• Check the guidelines for what the charity will accept before you donate as the rules differ. Some don’t take electrical items, soft toys or certain baby items, for example.
  • Only donate what you would be happy to use for your own family
  • Some clothing, whilst not being suitable to be worn again, may be an acceptable donation for rags. Check out these general guidelines and ensure the charity you take them to accepts this type of donation as many don’t

 

  1. Recycle (Council/Kerbside)

This seems straight forward but apparently 11% of people think used disposable nappies are recyclable. I mean, really? And don’t imagine there’s some magical fairy fixing your recycling sins at the other end. There isn’t. Contaminated recycling goes to landfill.

The top 3 mistakes people make when recycling are:

  1. Putting plastic bags into recycling. 9 out of 10 councils reported this was the main problem. A good rule of thumb we use in our house is if the plastic changes shape when filled with water, it can’t go into council recycling
  2. Putting recyclable items into the normal bin. Nearly half the councils reported this problem which is a real missed opportunity and sees unnecessary space taken up in landfill
  3. Food contamination. Grease and oil affects the paper pulping process, a problem for a quarter of councils

It doesn’t help that every local council has their own rules on what you can put in your recycling bin but we can’t use that as an excuse. Take 10 minutes to look-up the waste services section on your local council’s website and familiarise yourself with the rules for where you live.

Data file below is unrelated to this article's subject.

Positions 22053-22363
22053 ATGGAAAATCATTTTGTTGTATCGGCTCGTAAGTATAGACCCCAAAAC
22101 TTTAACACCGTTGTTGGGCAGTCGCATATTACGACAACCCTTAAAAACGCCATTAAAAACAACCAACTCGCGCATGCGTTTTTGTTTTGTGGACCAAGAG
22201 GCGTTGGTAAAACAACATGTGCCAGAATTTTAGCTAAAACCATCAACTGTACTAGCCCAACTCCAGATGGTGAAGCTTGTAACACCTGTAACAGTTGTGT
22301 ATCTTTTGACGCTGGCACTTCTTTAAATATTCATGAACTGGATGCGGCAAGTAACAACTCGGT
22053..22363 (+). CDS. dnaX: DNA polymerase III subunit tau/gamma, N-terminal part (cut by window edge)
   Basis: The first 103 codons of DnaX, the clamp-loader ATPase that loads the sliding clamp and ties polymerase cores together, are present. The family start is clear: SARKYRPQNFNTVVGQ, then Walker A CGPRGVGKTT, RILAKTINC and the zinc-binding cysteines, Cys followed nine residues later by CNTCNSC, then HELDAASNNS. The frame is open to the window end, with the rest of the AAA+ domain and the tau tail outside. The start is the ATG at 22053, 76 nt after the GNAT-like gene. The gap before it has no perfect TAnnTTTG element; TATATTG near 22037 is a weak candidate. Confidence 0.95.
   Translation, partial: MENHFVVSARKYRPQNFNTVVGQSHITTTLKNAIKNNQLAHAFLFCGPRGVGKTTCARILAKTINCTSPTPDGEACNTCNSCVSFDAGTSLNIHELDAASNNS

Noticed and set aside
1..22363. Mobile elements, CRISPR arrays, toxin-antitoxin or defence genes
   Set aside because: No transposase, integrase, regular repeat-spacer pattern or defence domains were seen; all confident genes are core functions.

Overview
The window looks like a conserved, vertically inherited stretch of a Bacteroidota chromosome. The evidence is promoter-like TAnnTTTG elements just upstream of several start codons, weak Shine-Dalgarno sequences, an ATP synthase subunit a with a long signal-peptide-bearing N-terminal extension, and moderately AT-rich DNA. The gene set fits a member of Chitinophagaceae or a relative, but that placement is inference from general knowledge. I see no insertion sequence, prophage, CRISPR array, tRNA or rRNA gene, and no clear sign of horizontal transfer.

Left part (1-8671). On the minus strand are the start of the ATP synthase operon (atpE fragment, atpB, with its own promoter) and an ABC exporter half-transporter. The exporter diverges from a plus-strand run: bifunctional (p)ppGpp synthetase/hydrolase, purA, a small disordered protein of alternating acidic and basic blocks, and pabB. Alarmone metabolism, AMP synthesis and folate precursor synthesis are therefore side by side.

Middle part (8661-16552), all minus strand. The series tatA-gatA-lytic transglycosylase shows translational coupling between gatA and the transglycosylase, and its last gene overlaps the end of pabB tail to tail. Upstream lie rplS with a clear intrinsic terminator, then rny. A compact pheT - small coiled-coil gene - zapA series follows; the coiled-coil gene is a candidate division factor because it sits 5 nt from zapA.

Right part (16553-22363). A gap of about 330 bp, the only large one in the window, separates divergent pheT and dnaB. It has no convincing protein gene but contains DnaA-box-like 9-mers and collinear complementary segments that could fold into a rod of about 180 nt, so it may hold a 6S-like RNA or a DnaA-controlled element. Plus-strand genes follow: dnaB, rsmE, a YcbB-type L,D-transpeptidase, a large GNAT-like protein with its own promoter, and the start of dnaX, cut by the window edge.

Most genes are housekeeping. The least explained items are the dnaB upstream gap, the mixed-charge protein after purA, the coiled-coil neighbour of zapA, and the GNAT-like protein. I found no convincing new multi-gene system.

Top Tips for Sustainable Recycling:

 

  1. REDcycle

This is a game changer in my opinion. I can’t believe I hadn’t heard about this until recently. RED Group, a Melbourne-based consulting and recycling organisation, has developed and implemented the REDcycle Program; a recovery initiative for post-consumer soft plastic. RED Group has teamed up with Coles & Woolworths to make it easy for you to keep your plastic bags and soft plastic packaging out of landfill. Think plastic food wrapping, shopping bags, bread bags and cereal box liners.

One business doing this well is The Garden. Well worth checking out their system in the reception area if you live local to Frankston, Victoria.

Top Tips for Sustainable REDcycling:

  • Check out what can be REDcycled – do the scrunch test!
  • Set-up a permanent box or bag for your REDcycling at home and print off this list so you know what goes in
  • Set it up at work, your local kinder, childcare centres, schools and universities and spread the word!